Sunday, June 25, 2006


The existence of evil is quite possibly the most troublesome fact to reconcile with our faith. Everything about Christianity stresses over and over, that God is good, Good, GOOD. Yet it's only natural, then, to wonder why such a "good" God allows evil in the world. Why do innocent children get sick and die? Why do tsunamis devastate the lives of thousands of people? The list goes on...

There are a couple of precursor points I'd like to make. First, there's a time and a place to discuss this topic. In the moment of grief, when someone is crying out in pain, "WHY???" --- that is generally NOT the time to launch into a philosophical or theological diatribe, as it's really a request for compassion, not a long-winded answer. Philosophy can wait for a less emotional time. The second point is that, at some point and time, every single one of us will be that emotional person. And the time to be prepared for it is NOW, when we are able to think calmly about it. The less prepared for it we are the more likely such moments of grief will become serious challenges to our faith.

Of course, the only final, difinitive answer to the question of evil is to look at the cross. We can say that Jesus Christ became evil for our sake. By this we don't mean that he was actually evil, but that he took upon himself the consequences of evil. There is, at our disposal, a lifetime's worth of reflection on this fact, and we will still only have skimmed the surface.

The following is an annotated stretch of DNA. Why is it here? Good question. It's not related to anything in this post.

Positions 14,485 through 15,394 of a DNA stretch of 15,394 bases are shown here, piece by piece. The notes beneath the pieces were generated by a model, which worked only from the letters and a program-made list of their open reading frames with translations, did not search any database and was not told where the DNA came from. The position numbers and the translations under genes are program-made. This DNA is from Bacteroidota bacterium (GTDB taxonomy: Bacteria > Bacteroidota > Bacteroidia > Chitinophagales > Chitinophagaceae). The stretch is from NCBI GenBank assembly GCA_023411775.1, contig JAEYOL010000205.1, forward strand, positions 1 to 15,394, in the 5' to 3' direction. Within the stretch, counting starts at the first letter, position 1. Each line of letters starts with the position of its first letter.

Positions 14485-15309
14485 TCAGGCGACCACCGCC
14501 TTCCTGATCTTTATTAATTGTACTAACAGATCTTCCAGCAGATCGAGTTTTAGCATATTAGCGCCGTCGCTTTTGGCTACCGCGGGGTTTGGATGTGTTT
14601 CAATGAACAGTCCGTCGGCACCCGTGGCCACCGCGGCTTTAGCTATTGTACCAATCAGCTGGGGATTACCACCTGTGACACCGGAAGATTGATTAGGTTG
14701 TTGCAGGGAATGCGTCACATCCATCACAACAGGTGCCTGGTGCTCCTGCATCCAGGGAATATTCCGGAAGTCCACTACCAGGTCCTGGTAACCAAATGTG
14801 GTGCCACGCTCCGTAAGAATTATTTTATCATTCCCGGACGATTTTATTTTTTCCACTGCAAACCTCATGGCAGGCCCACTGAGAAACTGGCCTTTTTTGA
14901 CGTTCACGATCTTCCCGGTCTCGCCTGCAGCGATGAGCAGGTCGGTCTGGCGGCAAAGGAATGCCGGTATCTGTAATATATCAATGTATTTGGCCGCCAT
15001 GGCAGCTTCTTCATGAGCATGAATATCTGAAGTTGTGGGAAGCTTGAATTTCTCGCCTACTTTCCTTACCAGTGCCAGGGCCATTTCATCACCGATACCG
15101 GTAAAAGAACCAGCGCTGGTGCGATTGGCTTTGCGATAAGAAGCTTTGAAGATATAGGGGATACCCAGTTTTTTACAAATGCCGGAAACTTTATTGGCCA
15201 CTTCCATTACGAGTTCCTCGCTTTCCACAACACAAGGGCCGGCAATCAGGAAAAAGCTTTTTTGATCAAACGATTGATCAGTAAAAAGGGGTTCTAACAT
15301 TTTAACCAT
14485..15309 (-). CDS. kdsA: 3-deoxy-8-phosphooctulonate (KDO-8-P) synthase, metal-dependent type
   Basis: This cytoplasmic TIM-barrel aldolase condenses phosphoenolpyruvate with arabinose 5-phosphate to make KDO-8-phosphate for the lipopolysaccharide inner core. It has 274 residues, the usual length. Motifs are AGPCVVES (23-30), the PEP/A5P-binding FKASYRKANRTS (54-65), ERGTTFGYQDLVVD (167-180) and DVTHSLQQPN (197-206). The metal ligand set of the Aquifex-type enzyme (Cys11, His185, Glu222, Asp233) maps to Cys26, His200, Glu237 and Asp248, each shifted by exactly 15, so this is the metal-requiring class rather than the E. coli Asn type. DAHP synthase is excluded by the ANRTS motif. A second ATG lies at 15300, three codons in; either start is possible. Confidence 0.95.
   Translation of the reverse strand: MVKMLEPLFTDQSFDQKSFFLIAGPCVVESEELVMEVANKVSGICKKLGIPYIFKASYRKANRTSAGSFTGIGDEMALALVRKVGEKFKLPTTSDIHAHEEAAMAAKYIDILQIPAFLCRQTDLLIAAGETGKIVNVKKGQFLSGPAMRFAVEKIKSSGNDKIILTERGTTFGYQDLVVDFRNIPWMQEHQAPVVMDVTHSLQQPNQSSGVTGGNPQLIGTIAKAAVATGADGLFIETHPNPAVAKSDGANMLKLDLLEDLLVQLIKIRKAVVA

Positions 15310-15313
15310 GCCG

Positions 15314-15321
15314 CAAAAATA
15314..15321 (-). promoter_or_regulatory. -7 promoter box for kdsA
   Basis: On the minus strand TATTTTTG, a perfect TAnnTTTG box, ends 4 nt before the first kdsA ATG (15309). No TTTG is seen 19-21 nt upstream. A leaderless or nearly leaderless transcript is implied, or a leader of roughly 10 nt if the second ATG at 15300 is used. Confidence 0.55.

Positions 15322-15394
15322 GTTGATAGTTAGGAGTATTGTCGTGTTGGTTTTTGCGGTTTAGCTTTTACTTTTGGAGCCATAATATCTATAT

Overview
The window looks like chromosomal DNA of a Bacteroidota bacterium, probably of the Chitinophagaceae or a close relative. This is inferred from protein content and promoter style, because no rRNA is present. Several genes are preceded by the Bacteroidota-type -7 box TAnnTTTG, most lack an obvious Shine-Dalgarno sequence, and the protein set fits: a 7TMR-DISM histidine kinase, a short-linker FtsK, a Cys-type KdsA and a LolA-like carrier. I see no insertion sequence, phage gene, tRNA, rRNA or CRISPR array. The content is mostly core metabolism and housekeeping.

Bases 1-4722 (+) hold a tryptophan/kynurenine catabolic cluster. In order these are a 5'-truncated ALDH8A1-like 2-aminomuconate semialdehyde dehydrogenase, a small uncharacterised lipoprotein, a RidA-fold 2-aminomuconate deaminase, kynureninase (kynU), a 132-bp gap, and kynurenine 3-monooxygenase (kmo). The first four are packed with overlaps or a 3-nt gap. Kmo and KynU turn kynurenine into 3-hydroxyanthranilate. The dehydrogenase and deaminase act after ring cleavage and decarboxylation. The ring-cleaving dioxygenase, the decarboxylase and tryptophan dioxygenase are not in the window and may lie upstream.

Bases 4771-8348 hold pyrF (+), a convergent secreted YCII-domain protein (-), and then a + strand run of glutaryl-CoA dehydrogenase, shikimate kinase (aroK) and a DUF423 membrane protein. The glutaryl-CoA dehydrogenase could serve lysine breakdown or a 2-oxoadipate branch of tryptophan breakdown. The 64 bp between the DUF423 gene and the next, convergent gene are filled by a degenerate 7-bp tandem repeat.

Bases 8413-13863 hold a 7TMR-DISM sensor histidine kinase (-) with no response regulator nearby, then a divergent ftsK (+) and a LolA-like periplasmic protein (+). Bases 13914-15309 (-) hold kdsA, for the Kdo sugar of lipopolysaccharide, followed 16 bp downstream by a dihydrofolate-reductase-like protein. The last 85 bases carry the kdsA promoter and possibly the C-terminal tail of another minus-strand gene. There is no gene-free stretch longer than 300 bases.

But there is another way of approaching the subject, too. One of our assignments for our Fundamental Theology final exam, in fact, was to explain how one can circumvent the problem of evil philosophically (recall that philosophy = "natural" theology), without relying on God's revelation to man (in other words, without talking about Christ). As deep as the mystery of Christ's suffering is, we only know about it because it was revealed to us through Scripture and Tradition. Someone who doesn't accept Scripture and Tradition will not find a reflection upon Christ to be a useful way of resolving the problem of the existence of evil in the world, and in fact will find evil to be a barrier to ever accepting the Christian notion of a "good" God or even of the existence of a God at all. Their argument will likely go:
If God is all-good and all-powerful, then He would not will evil, and would have the power to make sure it doesn't happen. Since evil exists, either God is not good or He is not all-powerful.
It's a conundrum for the Christian to answer, because we do believe that God does not will evil, and we also believe that He is all-powerful. But we don't accept that the above conclusion follows from the premises given. The tricky part, then, is in countering this argument without resorting to the negation of God’s attributes of “good” and “all-powerful.”